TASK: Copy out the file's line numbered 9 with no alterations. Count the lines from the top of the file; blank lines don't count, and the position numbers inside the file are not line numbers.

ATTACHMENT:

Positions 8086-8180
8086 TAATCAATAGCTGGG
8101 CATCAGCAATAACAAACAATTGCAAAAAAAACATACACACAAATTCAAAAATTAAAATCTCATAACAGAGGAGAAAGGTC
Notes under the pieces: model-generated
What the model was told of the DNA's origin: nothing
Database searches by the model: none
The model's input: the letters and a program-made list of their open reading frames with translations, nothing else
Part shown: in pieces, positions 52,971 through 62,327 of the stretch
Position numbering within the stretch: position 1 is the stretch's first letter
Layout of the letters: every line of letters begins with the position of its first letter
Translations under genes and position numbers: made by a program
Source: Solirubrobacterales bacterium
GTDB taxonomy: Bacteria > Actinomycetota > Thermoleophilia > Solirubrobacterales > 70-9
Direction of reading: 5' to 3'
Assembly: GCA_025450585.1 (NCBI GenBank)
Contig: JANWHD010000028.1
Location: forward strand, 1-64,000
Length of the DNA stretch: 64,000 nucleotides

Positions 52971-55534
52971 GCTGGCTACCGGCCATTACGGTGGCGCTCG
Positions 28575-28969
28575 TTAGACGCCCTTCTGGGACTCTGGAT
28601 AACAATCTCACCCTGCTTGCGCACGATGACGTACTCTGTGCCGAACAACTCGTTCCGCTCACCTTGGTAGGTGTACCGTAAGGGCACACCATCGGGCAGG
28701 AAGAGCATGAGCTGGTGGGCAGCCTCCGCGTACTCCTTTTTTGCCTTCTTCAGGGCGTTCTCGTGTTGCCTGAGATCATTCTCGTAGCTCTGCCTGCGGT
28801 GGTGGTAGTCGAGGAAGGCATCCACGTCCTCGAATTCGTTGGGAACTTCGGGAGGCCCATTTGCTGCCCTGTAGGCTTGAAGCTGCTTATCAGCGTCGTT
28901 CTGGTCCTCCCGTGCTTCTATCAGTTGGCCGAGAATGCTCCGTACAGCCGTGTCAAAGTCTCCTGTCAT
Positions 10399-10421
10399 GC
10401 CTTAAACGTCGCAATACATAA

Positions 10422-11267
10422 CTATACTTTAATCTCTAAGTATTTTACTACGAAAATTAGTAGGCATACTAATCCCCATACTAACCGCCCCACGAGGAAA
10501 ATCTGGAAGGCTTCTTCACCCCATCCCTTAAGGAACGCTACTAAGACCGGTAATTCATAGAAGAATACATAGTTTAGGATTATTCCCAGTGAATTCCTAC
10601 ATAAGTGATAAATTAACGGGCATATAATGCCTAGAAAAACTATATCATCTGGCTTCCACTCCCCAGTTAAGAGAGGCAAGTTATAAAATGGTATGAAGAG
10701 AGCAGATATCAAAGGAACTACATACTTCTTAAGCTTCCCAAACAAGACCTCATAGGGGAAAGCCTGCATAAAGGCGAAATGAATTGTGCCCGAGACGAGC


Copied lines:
Position numbering within the stretch: position 1 is the stretch's first letter